Essay On Non Farming Activities In Indian Villages Pictures

This photo essay captures the range of activities, colours and festivities amidst the verdant hills brought about by the monsoon rains in rural areas of Maharashtra, including the celebration of the Vatapoornima festival.

June signals the start of the monsoons in many parts of India. Pune and its surrounding areas in Maharashtra have witnessed heavy showers since the first week of June. The rains let up for a week’s time during which I visited a few places on the outskirts of Pune city.

The villages of Malkhed, Thoptewadi, Kharmari, Khamgaon and Mogarwadi are situated in the Maval taluka of Pune district. The word Maval originates from the Marathi word Mavalati, which means the direction in which the sun sets.

These villages are in the vicinity of the Khadakwasla dam behind the Sinhagad fort, which is of great historical importance. Chatrapati Shivaji Maharaj, the founder of the great Maratha Empire, lived in this fort. His army, called the ‘Mavale’ was made up of the local farmers.

Farmers still form a big part of this region with farming activities taking centre stage. The short break in the monsoon has created a flurry of activity in the villages. Farmers have started harvesting rice and groundnut crops for the season.

Rice fields abound in the lower area because of plentiful water from the dam backwaters as well as the streams coming down the mountains, while groundnut is harvested in the top mountains.

The seasonal stream that originates from the top of the mountains is now full. It flows down passing through villages and ends in the backwaters of the dam below.

Farmers take their cattle to the full streams for a dip and to the lush greenery to graze before taking them to the fields. Women gather near the streams to chat while they go about their daily household chores. Everyone seems happy.

But this joy is shortlived. Come summer, the situation is very different. Streams dry up, as does the green grass. The villages on the top of the mountains face severe water shortage.

Villagers have to walk down the hills or have to depend on alternative sources of water to meet their daily needs. They have no advantage of being located in the vicinity of the dam since this water is diverted to meet the needs of the urban dwellers in Pune city.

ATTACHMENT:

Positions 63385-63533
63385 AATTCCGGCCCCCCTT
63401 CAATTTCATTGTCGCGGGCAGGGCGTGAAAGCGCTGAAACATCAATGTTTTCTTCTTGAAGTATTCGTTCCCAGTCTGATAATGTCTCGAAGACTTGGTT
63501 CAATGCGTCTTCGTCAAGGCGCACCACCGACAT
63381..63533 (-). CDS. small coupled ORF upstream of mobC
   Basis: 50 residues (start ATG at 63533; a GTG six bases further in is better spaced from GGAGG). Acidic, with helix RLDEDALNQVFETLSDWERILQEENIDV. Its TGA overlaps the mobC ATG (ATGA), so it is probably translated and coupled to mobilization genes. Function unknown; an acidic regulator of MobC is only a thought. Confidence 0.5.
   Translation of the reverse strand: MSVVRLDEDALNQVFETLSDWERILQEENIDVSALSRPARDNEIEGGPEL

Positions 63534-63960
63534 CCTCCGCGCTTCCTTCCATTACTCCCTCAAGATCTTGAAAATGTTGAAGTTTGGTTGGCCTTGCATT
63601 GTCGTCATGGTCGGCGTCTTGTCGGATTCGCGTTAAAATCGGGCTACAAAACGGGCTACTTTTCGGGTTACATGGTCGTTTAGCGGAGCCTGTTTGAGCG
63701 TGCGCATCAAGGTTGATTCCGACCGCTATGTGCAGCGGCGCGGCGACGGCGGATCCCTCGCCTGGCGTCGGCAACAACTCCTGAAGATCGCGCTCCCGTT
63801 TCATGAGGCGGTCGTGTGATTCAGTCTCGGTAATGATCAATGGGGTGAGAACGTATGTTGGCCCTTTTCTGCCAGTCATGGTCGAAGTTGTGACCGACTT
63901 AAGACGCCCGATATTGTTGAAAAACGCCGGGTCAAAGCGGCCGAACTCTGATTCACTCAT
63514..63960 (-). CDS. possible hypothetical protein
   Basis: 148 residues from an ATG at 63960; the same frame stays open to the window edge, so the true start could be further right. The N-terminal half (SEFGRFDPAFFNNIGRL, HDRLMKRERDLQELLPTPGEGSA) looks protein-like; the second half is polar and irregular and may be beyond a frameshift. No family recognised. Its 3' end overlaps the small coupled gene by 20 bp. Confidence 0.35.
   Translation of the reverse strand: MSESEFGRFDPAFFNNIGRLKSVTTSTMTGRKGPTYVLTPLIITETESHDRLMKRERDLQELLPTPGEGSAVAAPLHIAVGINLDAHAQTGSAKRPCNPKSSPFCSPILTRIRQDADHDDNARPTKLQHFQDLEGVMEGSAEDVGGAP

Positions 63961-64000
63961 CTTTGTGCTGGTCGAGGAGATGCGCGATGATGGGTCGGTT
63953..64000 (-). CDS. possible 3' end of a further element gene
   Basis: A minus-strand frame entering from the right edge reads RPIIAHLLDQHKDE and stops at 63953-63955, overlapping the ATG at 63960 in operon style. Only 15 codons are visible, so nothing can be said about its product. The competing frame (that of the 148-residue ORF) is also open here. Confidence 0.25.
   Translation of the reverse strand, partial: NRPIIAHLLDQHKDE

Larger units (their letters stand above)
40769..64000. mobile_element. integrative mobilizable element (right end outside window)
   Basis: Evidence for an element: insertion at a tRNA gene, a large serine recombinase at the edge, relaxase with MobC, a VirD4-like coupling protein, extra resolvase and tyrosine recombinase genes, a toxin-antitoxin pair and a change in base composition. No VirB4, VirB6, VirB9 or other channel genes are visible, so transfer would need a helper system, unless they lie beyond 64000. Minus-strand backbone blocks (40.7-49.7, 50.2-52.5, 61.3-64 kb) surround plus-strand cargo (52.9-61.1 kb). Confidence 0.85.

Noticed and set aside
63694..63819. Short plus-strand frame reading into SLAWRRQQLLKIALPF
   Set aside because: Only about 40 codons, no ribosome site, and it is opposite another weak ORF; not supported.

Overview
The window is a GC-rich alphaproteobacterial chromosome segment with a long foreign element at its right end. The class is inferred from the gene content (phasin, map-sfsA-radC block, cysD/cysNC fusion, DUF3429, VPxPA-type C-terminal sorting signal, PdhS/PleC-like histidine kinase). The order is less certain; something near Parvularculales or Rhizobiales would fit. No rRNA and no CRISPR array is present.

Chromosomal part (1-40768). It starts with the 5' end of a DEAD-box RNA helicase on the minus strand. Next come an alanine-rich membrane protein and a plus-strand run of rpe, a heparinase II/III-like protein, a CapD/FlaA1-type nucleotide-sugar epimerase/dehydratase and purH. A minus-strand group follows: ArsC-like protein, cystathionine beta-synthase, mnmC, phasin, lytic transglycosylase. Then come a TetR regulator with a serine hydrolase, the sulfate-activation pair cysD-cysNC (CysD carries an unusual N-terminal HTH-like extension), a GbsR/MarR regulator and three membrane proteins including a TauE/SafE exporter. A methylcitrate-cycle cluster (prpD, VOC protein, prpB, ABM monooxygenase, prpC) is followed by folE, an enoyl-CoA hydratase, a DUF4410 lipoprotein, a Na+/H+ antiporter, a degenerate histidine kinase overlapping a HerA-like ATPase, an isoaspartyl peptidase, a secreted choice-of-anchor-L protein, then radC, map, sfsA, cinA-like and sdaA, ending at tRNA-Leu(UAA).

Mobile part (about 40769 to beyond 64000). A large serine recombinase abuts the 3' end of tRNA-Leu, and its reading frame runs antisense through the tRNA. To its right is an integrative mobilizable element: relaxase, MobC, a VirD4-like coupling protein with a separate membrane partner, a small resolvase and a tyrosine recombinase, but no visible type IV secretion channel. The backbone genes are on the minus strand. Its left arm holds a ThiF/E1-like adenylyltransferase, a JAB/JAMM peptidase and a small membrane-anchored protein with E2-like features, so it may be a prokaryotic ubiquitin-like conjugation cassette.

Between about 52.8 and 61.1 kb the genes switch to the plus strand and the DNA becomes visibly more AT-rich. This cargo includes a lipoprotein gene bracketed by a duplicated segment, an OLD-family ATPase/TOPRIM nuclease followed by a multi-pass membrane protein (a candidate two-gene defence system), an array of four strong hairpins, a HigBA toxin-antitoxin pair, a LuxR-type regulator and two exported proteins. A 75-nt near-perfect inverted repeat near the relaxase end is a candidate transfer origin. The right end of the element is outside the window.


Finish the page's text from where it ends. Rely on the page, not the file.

Villages such as these have a lot to pick up from the traditional rainwater harvesting methods that have been used in earlier times in the old forts such as Sinhagad located in their vicinity.

Farmers in Kharmari village have constructed small bandharas on the stream, but that does not help much when the stream dries. Mogarwadi, which is the topmost village on the hill, has already constructed a talaab (pond) for rainwater harvesting.

Construction of more such structures could go a long way in solving the immediate and day-to-day water needs of the villagers in summer. At the same time, this also emphasizes the relevance of the current debates on the issue of the rights of the rural farmers to water from the dams, which is often diverted to meet the needs of growing cities.

Vatapoornima is a festival celebrated on a full moon day in the monsoon months, typically in the states of Gujarat, Maharashtra and Karnataka. It honours Savitri, the legendary wife who rescued her husband’s soul from the God of Death, Yama.

Festivals in Indian agrarian societies often involve trees and rivers. They encourage respect and reverence for nature. Women tie threads on the huge bark of the ficus (peepul) trees and pray for the long life of their husbands during Vatapoornima.

All photographs: Aarti Kelkar-Khambete for India Water Portal

This article was posted by Aarti Kelkar-Khambete in India Water Portal (IWP) and republished here in arrangement with IWP.

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